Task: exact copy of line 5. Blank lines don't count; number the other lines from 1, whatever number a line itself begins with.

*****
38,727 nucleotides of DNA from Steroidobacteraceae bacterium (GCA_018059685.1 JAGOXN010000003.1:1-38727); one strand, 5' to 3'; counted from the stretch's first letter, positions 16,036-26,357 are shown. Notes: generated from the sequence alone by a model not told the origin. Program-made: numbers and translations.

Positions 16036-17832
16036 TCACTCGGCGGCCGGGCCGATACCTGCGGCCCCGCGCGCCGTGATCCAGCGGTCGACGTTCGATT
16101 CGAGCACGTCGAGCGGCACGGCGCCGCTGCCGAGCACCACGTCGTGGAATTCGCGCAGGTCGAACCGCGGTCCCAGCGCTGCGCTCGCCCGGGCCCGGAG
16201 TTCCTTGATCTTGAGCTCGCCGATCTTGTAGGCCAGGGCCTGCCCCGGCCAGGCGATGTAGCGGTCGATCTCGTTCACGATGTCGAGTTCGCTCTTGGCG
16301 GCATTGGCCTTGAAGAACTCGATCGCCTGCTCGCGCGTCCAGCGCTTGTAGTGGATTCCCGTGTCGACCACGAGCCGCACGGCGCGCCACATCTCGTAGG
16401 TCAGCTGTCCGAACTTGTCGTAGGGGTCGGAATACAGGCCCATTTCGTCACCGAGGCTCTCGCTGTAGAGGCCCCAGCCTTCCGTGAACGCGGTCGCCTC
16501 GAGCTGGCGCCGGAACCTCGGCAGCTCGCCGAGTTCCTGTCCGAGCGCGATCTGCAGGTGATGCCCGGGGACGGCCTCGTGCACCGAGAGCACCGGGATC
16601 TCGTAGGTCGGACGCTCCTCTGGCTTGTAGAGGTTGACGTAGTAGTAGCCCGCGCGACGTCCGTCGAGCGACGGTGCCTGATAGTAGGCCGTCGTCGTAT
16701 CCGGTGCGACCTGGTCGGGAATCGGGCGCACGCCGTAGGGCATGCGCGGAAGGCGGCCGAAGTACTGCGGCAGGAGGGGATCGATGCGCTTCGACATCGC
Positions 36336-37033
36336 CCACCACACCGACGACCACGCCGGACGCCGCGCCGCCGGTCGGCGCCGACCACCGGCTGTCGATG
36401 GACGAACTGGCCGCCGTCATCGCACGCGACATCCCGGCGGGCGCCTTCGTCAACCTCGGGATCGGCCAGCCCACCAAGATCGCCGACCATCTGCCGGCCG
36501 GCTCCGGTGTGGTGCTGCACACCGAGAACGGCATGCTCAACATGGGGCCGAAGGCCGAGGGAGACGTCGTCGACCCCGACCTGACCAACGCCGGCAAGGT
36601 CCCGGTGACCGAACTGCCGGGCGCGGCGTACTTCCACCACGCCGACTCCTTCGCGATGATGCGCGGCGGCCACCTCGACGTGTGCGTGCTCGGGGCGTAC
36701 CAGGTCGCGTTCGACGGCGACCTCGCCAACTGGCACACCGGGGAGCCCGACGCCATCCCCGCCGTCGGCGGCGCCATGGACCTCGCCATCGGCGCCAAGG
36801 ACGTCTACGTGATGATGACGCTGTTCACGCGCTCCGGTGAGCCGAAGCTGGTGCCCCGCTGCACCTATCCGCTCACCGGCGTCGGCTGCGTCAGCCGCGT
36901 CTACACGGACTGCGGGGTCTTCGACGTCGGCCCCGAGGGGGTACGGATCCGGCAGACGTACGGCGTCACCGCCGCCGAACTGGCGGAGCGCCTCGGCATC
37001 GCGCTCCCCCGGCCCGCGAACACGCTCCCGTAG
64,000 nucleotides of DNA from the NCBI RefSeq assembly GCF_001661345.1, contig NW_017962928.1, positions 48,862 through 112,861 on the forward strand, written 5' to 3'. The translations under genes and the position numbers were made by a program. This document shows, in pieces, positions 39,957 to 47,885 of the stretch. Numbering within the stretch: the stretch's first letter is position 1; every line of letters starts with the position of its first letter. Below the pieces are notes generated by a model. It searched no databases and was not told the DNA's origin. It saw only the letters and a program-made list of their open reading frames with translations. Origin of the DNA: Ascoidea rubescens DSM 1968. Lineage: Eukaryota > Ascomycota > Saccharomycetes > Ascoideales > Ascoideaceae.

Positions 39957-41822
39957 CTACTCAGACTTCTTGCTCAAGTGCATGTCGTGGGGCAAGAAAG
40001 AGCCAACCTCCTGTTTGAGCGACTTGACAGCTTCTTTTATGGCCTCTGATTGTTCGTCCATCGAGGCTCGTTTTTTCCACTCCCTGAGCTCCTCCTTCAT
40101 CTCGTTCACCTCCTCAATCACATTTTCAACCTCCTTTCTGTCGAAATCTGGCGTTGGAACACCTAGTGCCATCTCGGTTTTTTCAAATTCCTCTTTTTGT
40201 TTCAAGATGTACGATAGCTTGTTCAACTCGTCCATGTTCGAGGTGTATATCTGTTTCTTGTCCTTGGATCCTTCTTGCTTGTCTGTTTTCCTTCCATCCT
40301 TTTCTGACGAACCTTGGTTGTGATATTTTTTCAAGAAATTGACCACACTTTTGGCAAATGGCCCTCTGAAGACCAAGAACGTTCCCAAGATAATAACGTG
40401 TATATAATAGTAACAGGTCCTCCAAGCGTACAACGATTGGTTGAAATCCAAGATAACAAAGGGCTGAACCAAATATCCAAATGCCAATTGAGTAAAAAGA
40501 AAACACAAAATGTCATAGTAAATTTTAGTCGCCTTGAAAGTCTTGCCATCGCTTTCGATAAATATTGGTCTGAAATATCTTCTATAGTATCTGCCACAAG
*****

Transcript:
16201 TTCCTTGATCTTGAGCTCGCCGATCTTGTAGGCCAGGGCCTGCCCCGGCCAGGCGATGTAGCGGTCGATCTCGTTCACGATGTCGAGTTCGCTCTTGGCG